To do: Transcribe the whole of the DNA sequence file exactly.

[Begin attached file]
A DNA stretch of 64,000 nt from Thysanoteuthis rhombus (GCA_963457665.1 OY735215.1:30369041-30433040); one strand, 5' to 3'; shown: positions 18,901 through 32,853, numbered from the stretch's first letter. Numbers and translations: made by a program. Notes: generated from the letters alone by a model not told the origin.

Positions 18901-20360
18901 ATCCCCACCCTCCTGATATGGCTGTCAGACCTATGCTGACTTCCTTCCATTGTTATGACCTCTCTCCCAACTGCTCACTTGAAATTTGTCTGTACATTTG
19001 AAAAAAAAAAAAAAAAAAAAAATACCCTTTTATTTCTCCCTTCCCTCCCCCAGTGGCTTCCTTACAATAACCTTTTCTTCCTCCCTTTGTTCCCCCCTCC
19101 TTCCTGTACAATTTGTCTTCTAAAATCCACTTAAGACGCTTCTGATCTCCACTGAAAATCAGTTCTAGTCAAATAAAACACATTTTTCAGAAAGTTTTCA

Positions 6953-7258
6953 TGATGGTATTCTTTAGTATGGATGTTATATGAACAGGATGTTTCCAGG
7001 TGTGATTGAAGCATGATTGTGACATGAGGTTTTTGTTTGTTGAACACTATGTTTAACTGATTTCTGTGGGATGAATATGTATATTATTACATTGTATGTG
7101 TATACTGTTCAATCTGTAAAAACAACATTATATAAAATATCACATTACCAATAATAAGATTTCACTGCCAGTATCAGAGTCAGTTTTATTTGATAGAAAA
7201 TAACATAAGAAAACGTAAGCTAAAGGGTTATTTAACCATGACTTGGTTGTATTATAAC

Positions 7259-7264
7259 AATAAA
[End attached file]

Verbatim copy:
A DNA stretch of 64,000 nt from Thysanoteuthis rhombus (GCA_963457665.1 OY735215.1:30369041-30433040); one strand, 5' to 3'; shown: positions 18,901 through 32,853, numbered from the stretch's first letter. Numbers and translations: made by a program. Notes: generated from the letters alone by a model not told the origin.

Positions 18901-20360
18901 ATCCCCACCCTCCTGATATGGCTGTCAGACCTATGCTGACTTCCTTCCATTGTTATGACCTCTCTCCCAACTGCTCACTTGAAATTTGTCTGTACATTTG
19001 AAAAAAAAAAAAAAAAAAAAAATACCCTTTTATTTCTCCCTTCCCTCCCCCAGTGGCTTCCTTACAATAACCTTTTCTTCCTCCCTTTGTTCCCCCCTCC
19101 TTCCTGTACAATTTGTCTTCTAAAATCCACTTAAGACGCTTCTGATCTCCACTGAAAATCAGTTCTAGTCAAATAAAACACATTTTTCAGAAAGTTTTCA

Positions 6953-7258
6953 TGATGGTATTCTTTAGTATGGATGTTATATGAACAGGATGTTTCCAGG
7001 TGTGATTGAAGCATGATTGTGACATGAGGTTTTTGTTTGTTGAACACTATGTTTAACTGATTTCTGTGGGATGAATATGTATATTATTACATTGTATGTG
7101 TATACTGTTCAATCTGTAAAAACAACATTATATAAAATATCACATTACCAATAATAAGATTTCACTGCCAGTATCAGAGTCAGTTTTATTTGATAGAAAA
7201 TAACATAAGAAAACGTAAGCTAAAGGGTTATTTAACCATGACTTGGTTGTATTATAAC

Positions 7259-7264
7259 AATAAA